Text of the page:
Two more figures who are widely respected are General Mattis (Secretary of Defense) and General Kelly (Secretary of Homeland Security). As in the case of General Kelly’s reported rejection of Kris Kobach in favor of forming his own DHS team, Trump knows already or will soon realize that his military picks are not yes-men, nor liable to agree with him on everything. This, too, adds to White House credibility, although it will make life difficult for Trump.
The Crassus of the Republic
Thirdly, we have the billionaires club, at least those who are still willing to deal with Trump after his betrayal of the increasingly rootless billionaire class. These are people whom Trump knows or knows about from his professional life and can be reasonably certain will be loyal to him if only out of self-interest (a successful government post is the crowning achievement of a lifetime of success). They are in no way anti-establishment, but can be induced to help Trump’s policies by appealing to their own goals (self-aggrandizement, compromises on policies which favor them etc.). Trump not only has a high percentage of CEOs and bankers in his supposedly anti-establishment Administration (14% at the top level), but a large number of them come from the cream of the establishment, which has its own internal hierarchies. Getting not one, but two Goldman Sachs bankers (Steven Mnuchin and Gary Cohn), and an oil executive (Rex Tillerson) in his Administration made many of his supporters wince painfully. Finance, energy, pharmaceutics, IT and consumer goods are some of the most globalized businesses, therefore the most likely to be beholden to globalist ideologies. Generally, billionaires in real estate (Trump), casinos (Sheldon Adelson, Trump donor) and a few other fields defy this trend towards the birth of Huntington’s “Davos Man”, as evinced by their colorful and controversial profiles.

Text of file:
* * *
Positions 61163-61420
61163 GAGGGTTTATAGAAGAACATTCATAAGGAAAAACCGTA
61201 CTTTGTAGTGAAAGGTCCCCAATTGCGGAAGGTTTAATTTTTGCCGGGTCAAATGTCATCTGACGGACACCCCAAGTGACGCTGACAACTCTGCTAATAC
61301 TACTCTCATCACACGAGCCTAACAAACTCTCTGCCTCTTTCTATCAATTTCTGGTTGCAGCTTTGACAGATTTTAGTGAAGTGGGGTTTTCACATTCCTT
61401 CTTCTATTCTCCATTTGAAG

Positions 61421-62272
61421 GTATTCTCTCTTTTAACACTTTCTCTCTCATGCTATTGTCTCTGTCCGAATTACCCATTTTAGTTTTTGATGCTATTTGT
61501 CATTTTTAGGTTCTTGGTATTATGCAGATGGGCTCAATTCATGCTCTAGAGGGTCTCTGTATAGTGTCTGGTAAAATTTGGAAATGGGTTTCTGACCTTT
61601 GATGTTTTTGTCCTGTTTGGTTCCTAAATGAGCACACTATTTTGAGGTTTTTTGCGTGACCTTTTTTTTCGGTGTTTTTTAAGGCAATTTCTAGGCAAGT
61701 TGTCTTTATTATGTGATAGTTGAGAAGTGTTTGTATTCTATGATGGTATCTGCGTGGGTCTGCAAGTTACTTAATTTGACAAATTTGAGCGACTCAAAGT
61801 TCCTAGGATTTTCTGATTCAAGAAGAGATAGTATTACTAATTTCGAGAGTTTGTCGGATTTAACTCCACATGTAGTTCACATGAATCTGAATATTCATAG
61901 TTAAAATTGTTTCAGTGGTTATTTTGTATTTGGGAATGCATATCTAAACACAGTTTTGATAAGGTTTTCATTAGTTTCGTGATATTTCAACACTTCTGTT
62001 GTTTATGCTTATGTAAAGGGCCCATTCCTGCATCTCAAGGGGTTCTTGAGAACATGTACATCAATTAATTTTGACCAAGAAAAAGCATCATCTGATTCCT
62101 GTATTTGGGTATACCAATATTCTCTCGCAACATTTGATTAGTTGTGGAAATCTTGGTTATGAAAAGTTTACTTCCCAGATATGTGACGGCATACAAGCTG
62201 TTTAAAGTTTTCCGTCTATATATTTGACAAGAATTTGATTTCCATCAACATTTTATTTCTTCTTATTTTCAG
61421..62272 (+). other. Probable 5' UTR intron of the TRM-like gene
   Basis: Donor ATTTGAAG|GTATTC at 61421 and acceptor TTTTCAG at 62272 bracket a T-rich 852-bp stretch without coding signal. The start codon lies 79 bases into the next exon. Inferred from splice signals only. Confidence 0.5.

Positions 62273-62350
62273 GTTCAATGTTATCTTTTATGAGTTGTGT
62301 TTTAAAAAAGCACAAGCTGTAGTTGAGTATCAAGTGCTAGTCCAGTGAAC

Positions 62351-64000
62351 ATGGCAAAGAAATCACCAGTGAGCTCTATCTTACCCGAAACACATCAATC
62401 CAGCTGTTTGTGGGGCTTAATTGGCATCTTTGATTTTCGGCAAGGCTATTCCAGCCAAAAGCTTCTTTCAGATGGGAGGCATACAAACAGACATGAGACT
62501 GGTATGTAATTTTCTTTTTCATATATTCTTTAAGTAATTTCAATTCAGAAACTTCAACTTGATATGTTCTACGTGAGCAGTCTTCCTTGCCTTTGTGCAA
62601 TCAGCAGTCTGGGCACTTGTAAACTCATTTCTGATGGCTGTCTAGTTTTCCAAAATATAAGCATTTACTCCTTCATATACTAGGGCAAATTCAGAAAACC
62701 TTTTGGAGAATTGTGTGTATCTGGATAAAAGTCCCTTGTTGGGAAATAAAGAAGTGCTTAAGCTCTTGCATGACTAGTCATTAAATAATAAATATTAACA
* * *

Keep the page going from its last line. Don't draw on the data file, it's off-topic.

Outsiders cannot succeed without at least a number of Insiders on their side, who are adept at pulling the establishment’s levers but also willing to work with or for the Outsider. Without them, an insurgency either fails or succeeds so completely that it destroys the establishment as well as the object of dispute.